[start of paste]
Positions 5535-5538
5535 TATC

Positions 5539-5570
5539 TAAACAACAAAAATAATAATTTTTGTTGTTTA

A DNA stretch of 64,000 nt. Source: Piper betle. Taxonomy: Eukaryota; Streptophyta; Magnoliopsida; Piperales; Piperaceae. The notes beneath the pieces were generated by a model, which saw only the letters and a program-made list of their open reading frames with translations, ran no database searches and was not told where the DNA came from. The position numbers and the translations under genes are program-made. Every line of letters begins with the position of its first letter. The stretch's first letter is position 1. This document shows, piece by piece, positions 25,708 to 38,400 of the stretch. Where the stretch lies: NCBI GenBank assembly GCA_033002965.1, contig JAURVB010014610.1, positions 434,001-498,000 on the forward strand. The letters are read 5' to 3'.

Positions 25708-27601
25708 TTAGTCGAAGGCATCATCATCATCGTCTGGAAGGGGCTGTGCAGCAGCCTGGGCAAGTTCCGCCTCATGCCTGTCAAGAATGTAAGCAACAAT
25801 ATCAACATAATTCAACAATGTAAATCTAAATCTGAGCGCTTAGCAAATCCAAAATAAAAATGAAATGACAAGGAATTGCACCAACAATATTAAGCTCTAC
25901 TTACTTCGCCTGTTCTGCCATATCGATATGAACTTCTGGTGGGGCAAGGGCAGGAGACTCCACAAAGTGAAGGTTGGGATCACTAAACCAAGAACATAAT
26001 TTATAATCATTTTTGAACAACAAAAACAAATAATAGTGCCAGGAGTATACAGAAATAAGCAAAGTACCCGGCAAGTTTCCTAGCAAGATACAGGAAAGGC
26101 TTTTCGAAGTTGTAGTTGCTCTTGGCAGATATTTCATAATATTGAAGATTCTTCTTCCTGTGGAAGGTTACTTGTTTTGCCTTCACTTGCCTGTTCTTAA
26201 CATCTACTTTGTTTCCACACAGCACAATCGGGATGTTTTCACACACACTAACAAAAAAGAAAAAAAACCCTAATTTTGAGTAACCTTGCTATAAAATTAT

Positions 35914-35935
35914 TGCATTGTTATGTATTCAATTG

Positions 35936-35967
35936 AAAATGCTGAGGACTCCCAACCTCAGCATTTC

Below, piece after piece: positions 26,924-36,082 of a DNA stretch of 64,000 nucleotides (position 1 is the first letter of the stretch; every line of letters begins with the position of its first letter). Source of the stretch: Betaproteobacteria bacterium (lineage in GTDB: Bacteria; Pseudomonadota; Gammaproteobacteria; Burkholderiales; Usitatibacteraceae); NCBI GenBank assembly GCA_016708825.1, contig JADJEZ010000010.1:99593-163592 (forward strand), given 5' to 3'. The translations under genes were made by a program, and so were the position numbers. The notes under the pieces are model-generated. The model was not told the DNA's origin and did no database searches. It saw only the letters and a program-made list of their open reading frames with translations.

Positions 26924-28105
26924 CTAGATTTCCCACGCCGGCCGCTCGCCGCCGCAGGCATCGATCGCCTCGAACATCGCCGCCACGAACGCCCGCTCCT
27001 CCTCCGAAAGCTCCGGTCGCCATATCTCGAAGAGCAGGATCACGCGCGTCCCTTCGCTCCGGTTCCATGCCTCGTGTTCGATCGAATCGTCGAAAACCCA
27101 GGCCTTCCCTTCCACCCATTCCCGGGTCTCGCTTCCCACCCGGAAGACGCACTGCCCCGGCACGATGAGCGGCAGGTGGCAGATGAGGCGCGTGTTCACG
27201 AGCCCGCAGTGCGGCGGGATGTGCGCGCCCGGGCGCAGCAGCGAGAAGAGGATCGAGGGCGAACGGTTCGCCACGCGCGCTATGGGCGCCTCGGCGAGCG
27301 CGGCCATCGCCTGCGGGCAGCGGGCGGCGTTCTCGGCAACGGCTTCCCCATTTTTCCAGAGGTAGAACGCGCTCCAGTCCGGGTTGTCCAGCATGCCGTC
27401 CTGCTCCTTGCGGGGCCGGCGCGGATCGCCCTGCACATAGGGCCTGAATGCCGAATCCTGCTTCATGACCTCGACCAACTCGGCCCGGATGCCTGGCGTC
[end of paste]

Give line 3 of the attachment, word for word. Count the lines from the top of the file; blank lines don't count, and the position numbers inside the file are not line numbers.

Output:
Positions 5539-5570